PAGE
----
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Refocusing Black Culture

photo of couple dancing together

We can acknowledge that something unfavorable is happening within Black communities due to slavery & colonialism but it’s irresponsible to say that it must continue. It’s not part of our culture, we’re not “taking it back”. If it was beaten into us, we must rid ourselves of it. There’s so many things I can think of, namely, the “N” word, perming our hair, celebrating certain aspects of religions, and so much more. I am not here to condemn anybody, but say, consider why you’re doing what you’re doing. There are many things we do that were actually beaten into us, ex. many black women perm our hair (I stopped in 2009), because employers discriminate against our God given hair, that is a form of beating. However, after slavery, they implemented laws requiring us to cover our hair, because the presence of our hair invoked jealousy in the white women – I experience that today. A lot of us carry on narratives that were meant for evil and are trying to make it good, ex. “we have to straighten our hair to look professional”. It will never sound good to me to do something out of fear rather than a sense of pride. It will never sound good to call each other the “N” word, especially if we know better and we know the trauma that was attached to that word. We need to bring back words and practices that gave us a sense of pride. When I have friends, calling me a B word as a term of endearment is unacceptable, but people think it’s excessive if I refer to my fellow sisters as Queens? All because they say we are not all queens, well we’re not N words and B words either, so which would you prefer? I always say, why not just say the positive word, it can’t hurt at all.

Even rap music style was proverbially beaten into us. There was a time when rappers rapped about meaningful content, just as we’ve always used music for liberation purposes, then the white owned record labels started discouraging us from making those kinds of songs. They encouraged more of the mindlessness that creates the songs we have today. We can see in history where Black artists such as Billie Holiday who spoke up about issues in their music were even jailed. Again, as I teach about in my Decolonize Your Mind class; everything we do is demonized, stolen, copyrighted, and sold back to us as something else; so now we have eminem being hailed for being so thought provoking, when we have greats who have been doing that, but not promoted or discouraged, or punished. So we owe it to ourselves to uplift our own who are doing original things, and stop accepting things that were forced on us to do it their way. We owe it to ourselves to use our big voices to make influence with our culture, our way, and not listen to society beating a way into us. Authenticity translates way better than a copy.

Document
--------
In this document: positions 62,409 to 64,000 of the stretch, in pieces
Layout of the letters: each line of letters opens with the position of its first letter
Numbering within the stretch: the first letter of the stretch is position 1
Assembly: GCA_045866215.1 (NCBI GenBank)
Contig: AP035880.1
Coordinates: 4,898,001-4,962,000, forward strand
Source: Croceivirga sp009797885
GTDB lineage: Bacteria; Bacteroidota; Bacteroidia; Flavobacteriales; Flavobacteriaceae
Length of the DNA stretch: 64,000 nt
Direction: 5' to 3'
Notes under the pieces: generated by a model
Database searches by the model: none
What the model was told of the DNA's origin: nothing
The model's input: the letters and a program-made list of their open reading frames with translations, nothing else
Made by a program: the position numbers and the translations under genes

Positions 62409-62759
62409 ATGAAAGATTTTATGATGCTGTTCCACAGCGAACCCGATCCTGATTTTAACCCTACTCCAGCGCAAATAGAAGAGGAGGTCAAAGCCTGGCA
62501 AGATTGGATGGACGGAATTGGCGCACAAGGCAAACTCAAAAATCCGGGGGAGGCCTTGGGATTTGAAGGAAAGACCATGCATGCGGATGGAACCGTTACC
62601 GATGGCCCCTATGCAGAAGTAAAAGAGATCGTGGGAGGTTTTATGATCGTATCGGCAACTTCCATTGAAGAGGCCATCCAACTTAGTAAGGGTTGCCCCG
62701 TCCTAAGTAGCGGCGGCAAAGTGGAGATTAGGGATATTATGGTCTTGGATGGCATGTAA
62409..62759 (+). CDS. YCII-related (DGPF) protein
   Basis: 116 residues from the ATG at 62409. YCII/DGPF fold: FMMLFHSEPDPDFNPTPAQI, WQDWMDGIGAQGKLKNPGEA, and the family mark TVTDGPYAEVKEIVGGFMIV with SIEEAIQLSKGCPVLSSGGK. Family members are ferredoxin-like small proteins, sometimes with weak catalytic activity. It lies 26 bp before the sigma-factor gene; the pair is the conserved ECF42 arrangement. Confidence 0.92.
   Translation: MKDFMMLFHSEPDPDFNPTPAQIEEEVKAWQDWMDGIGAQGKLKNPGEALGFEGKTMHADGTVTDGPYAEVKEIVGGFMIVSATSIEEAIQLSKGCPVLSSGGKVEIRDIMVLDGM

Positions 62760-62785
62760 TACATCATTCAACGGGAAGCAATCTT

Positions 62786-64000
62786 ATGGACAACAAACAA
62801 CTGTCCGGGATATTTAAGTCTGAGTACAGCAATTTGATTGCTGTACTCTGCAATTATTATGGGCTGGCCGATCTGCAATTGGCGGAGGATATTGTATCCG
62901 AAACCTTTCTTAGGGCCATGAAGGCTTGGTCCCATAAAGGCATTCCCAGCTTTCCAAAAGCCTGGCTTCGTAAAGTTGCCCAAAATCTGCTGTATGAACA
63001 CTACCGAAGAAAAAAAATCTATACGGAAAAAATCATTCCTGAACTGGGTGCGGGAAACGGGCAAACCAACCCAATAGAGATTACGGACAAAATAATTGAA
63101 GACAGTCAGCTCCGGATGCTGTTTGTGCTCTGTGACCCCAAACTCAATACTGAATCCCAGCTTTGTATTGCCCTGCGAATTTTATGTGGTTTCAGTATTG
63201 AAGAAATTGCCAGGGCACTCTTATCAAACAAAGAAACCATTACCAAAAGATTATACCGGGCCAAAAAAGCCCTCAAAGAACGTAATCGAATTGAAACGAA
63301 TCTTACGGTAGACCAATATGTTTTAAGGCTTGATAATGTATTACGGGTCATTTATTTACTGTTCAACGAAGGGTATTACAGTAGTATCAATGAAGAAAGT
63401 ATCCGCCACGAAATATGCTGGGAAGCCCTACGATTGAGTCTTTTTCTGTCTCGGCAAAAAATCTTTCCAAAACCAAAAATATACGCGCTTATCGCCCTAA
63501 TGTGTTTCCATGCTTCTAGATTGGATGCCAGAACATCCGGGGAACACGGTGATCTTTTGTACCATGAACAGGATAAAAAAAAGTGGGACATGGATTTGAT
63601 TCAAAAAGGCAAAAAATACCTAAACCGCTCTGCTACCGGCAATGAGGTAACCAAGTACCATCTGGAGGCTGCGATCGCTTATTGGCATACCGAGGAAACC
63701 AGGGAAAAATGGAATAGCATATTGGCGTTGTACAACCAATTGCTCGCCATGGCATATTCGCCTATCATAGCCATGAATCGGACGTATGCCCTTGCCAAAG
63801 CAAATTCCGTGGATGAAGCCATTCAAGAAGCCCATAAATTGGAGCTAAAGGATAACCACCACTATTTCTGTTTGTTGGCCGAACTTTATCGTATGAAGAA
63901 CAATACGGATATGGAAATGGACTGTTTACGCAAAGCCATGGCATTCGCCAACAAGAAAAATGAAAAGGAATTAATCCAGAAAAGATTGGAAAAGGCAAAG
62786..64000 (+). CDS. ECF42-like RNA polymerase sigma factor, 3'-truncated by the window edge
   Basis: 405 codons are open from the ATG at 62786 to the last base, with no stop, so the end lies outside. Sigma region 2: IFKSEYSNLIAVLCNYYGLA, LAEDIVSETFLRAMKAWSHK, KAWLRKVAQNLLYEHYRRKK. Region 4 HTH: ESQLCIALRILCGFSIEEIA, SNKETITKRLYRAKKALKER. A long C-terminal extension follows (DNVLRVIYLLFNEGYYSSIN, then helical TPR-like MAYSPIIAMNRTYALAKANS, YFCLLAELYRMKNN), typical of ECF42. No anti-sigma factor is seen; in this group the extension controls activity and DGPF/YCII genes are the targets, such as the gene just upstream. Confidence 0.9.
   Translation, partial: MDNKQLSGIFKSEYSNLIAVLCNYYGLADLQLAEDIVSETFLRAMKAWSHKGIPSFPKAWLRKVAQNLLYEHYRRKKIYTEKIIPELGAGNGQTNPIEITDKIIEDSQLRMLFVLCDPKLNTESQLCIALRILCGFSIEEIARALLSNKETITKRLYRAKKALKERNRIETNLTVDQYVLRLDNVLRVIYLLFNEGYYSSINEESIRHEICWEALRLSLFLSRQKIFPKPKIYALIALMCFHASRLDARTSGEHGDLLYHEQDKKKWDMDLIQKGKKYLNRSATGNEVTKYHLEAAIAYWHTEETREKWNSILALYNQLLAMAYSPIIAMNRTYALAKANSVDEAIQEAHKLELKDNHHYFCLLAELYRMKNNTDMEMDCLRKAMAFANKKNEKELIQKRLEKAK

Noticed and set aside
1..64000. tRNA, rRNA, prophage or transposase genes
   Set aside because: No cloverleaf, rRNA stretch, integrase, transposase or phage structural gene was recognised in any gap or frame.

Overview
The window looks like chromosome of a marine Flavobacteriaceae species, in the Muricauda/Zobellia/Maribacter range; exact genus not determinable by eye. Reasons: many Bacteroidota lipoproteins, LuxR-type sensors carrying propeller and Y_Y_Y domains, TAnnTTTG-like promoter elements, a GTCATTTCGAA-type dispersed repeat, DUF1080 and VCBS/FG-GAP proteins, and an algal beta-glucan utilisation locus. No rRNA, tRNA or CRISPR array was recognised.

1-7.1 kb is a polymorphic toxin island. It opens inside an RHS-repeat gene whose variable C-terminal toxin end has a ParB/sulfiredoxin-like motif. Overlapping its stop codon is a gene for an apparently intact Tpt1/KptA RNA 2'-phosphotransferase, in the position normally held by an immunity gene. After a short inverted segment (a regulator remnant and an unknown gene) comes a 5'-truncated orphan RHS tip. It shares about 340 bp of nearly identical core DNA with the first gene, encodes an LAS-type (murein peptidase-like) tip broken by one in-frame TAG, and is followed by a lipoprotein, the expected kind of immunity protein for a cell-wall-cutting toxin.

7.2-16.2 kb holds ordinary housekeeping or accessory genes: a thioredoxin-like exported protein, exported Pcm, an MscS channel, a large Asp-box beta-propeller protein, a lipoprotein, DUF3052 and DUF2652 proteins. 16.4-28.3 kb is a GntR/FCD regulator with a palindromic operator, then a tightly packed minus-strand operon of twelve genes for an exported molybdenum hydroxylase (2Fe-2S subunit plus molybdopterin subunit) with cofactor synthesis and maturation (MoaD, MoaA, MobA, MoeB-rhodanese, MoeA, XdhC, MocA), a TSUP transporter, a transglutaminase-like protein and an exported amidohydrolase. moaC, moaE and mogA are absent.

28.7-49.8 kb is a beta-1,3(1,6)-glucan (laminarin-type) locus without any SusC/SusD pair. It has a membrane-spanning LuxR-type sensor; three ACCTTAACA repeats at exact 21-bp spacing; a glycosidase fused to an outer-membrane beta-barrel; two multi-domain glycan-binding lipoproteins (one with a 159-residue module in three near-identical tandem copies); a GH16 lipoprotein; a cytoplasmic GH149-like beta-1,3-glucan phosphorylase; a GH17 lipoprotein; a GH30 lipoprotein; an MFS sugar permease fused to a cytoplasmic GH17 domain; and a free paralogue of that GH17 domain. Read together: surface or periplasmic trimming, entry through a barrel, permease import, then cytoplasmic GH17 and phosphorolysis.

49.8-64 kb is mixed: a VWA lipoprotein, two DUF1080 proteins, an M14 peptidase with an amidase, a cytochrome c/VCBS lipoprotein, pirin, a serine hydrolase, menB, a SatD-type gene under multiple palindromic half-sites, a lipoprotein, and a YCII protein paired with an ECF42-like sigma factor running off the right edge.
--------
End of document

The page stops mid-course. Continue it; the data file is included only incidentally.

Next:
Have you seen our ancient hairstyles and studied our traditions that I’ve written about extensively in this blog over the span of 10 years, take some time to read, such as this one. We have too many originals and we need to get back to the enjoyment of that.


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Call Yourself the Right Name

What I notice is, people love to call their ancestors slaves but hate the idea of calling themselves African. Those slaves were enslaved Africans. How can one consider themselves a descendant of an African slave, but deny their Africanness?

I always say, if you take a Chinese person who has 2 children, one goes to live in another country and never returns, never talks to their parent again, but has children and grandchildren in their new land; that does not cut the blood ties, it only cuts the location. So many people have traced their habits/talents back to tribes in Africa. For example, I met a lady who was so into basket weaving. She stated that she did her DNA ancestry test, and she found out that the tribe in Africa she is from is known for basket weaving. There is noting wrong with acknowledging your roots. People are only ashamed to identify with Africa, because America teaches that African American history starts with slavery, no, Africans have a long history, part of it is slavery, but we were enslaved as victims, that is nothing to be ashamed of, but something to continue to fight against. We take no blame, although society likes to victim blame, we are not to be blamed for the repercussions of slavery, only to be blamed individually if we know better and don’t do better. But let’s not get it twisted, we have done better, extremely better, thrived throughout evil imposed circumstances, revolted at every chance – we never accepted our status as slaves, and have made major world accomplishments that are not credited to us – copyrights and patents stolen. We are so busy listening to narratives by people who are not us, mainly white people, that we forgot, they are paid to paint a negative picture of us, but would never paint that negative picture of themselves. They are so calculated that they framed rapists, murderers, and enslavers as “founding fathers”, and “revolutionaries”, if anything, that is something to be ashamed of. Instead, they want us to be ashamed of something that happened to us, and gaslight us into believing that being loyal to america, one of the countries that enslaved us, is patriotic. Never! I am patriotic to the nation that birthed me, that great nation is Africa, and it will never change. Africa is the reason I am resilient, the reason I am brown, the reason I have tight coily hair, the reason I have a place to call home always, and the reason that the entire earth has resources. Let’s not be fooled, every cell phone you hold is thanks to Africa and Africans. Therefore, being African is nothing to be ashamed of, but everything to celebrate. No matter the current status, we are still the only people in the world who shape every single institution with our ideas, energy, vernacular, style, and resilience. The world would simply not be without Black people, and I mean that.